The eminent battery researcher Dudney appointed to

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image: Nancy Dudney, materials scientist and chemist, was elected to the National Academy of Engineering for her groundbreaking research and development of high-performance solid-state rechargeable batteries.
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Credit: ORNL, US Department of Energy

Materials scientist and chemist Nancy Dudney was elected to the National Academy of Engineering, or NAE, for her groundbreaking research and development of high-performance solid-state rechargeable batteries.

Dudney is a corporate member of the Department of Energy’s Oak Ridge National Laboratory. She built an impressive career spanning decades as a thin film ceramics group leader and member of the distinguished senior research staff of ORNL’s Materials Science and Technology Division until her retirement in 2021.

Being elected to the NAE is one of the highest professional honors for an engineer. Each new class includes individuals of distinction in various work environments and fields of study such as bioengineering, chemistry, materials and earth resources. They are elected by their current NAE member peers. The final group of Fellows will be inducted at the NAE’s annual meeting on October 2 in Washington, D.C., bringing the total U.S. membership to 2,388.

“Nancy’s pioneering work in solid-state battery materials during her career at ORNL is truly unprecedented. There is no doubt that we will continue to see the impact of his many scientific discoveries as they are applied in our daily lives in the years and decades to come,” said ORNL Director Thomas Zacharia. “We are very proud of Nancy for her many accomplishments as a scientist, mentor and colleague.

She completed her doctorate in ceramics at the Massachusetts Institute of Technology and joined ORNL as an Eugene P. Wigner Fellow. A defining era for his career began in the early 1990s when Dudney co-invented lithium phosphorus oxynitride, or Lipon, a solid-state electrolyte. With her colleagues, she merged her expertise in ceramics and lithium-ion batteries to develop a family of batteries using the Lipon electrolyte. Lipon can be applied at room temperature to make thin film batteries and is stable with normally highly reactive metallic lithium. More importantly, it reliably and reversibly transported lithium ions into a battery.

Lipon sparked a revolution in solid-state batteries, which can be successfully recharged multiple times for decades without wear or loss of charge capacity. Dudney’s solid-state battery technologies and other inventions have been licensed by 24 companies, from automotive to electronics.

“It’s been fun and satisfying to help advance solid-state batteries, which promise improved battery performance and safety for the future,” Dudney said. “I am grateful to have had wonderful colleagues and support for my research.”

In 2014, she was named a UT-Battelle Distinguished Inventor for earning over 14 patents – in fact, she holds 33 US patents, 28 of which relate to solid-state batteries. She received seven amazing patents in one year. Dudney’s inventions have won four R&D 100 Awards and three Federal Laboratory Consortium Awards for Excellence in Technology Transfer.

Dudney is a Fellow of the Electrochemical Society. She received a Distinguished Scientific Achievement Award from the Association of Women in Science and a YWCA Tribute to Women Award for Science and Technology.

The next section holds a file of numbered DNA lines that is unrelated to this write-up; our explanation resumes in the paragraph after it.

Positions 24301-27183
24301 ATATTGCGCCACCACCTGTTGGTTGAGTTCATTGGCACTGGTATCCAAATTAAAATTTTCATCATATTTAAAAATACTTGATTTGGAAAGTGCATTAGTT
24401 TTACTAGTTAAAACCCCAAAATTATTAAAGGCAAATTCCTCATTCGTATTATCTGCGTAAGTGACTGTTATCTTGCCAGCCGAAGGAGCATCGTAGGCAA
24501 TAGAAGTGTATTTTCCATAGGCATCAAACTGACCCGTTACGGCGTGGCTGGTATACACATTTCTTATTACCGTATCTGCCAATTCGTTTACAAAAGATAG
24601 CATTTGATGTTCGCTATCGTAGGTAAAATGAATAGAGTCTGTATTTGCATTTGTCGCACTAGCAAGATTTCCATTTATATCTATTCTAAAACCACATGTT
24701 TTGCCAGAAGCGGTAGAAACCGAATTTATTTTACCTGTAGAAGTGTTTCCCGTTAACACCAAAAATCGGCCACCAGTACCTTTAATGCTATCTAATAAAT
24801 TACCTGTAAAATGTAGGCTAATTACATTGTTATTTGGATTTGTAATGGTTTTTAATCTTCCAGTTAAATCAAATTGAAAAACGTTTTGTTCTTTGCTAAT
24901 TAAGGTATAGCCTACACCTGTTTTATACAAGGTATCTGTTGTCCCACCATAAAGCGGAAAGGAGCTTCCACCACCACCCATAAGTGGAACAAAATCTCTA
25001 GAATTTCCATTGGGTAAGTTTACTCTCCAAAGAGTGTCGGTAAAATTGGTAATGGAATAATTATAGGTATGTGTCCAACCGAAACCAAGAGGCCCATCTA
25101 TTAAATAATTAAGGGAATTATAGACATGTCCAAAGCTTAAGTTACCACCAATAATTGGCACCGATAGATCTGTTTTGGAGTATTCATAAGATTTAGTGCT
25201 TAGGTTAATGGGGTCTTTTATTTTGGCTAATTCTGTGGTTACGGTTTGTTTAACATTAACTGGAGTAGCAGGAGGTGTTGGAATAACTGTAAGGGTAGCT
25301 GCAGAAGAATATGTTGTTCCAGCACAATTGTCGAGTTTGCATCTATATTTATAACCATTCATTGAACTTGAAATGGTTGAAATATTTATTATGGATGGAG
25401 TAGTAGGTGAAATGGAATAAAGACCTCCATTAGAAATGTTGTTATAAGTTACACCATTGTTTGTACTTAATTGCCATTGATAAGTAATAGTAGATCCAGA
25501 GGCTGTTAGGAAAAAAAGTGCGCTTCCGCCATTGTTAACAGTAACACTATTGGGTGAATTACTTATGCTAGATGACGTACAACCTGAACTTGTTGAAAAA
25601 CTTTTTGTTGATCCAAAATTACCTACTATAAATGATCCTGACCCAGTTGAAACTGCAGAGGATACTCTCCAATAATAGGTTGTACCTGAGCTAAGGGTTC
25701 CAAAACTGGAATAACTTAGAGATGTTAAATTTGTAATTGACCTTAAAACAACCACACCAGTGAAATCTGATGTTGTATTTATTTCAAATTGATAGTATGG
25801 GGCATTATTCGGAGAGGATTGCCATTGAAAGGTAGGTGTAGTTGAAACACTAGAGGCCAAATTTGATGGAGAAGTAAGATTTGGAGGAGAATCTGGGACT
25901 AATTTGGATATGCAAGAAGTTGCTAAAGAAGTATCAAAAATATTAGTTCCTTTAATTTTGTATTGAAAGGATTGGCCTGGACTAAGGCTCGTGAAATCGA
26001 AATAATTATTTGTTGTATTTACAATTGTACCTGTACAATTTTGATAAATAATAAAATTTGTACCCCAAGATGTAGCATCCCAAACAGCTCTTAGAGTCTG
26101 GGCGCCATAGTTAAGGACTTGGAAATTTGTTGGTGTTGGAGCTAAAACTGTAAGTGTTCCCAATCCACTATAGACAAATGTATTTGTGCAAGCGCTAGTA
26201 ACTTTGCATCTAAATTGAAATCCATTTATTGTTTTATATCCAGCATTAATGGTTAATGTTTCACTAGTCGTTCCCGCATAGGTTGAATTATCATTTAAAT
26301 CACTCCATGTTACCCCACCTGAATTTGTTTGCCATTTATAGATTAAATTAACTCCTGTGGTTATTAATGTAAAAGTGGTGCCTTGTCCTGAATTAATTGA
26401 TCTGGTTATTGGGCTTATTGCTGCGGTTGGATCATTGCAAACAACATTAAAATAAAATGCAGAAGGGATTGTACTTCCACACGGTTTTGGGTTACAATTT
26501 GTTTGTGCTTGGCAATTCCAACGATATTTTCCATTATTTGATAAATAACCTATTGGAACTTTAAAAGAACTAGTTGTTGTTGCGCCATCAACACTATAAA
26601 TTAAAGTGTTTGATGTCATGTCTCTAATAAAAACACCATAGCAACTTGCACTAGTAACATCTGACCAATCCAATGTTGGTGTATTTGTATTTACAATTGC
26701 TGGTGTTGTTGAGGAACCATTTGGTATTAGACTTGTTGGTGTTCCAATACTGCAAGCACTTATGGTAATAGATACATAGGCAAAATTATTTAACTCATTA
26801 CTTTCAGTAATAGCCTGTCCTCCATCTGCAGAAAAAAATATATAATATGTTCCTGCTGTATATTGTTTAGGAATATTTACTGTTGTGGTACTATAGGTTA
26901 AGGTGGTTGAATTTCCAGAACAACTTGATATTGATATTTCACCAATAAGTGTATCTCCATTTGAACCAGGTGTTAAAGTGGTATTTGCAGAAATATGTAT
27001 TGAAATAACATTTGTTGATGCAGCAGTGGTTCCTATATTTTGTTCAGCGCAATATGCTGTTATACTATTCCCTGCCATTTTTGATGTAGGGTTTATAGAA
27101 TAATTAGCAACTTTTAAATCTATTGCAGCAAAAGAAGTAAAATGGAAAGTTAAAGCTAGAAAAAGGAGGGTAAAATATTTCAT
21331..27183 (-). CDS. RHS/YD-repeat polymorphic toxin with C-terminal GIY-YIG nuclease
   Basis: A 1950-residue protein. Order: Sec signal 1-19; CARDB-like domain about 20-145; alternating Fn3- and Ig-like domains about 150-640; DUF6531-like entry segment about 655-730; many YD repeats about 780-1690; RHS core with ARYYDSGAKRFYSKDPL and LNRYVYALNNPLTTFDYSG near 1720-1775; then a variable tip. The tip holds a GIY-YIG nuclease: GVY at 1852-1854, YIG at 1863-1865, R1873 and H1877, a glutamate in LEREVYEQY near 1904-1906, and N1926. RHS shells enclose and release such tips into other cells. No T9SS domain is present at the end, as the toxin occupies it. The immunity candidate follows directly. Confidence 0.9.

She has authored or co-authored over 250 peer-reviewed articles, edited three books on drums, and has been cited nearly 14,800 times.

ORNL’s Gabriel Veith, who joined the lab as a postdoctoral researcher in 2002 under Dudney, said interest in solid-state battery research continues to grow, driven by its innovation.

“Nancy’s pioneering work in the 90s was just the beginning,” he said. “Through it, this basic enabling technology (Lipon) was the basis for the development of these all-solid-state batteries free of flammable liquid electrolytes and led to all sorts of other science regarding ceramic ion conductors as well as new battery concepts.

“People all over the world use Lipon because it’s so reliable and stable. But the scientific community and developers want to know more about what’s possible in the solid state for long-term energy storage, so interest remains high,” Veith said.

Dudney is known for mentoring students and early career scientists and is recognized globally as a role model in energy storage materials research. Veith has experienced first-hand his penchant for engaging younger staff with new ideas, helping them overcome challenges while giving them the freedom to explore.

“He was a fantastic person to work with,” he said. “She was incredibly patient. Nancy is one of those people that everyone loves. His generosity and kindness are legendary. There are a legion of people around the world who have benefited from his willingness to discuss solid-state batteries, his quiet leadership in this field, and his selfless professionalism.

Dudney pursues outside interests but remains active in the field of solid-state batteries and is sought around the world for discussion and ideas.

UT-Battelle manages ORNL for the Department of Energy’s Office of Science, the largest support of basic physical science research in the United States. The Office of Science strives to meet some of the most pressing challenges of our time. For more information, please visit energy.gov/science.


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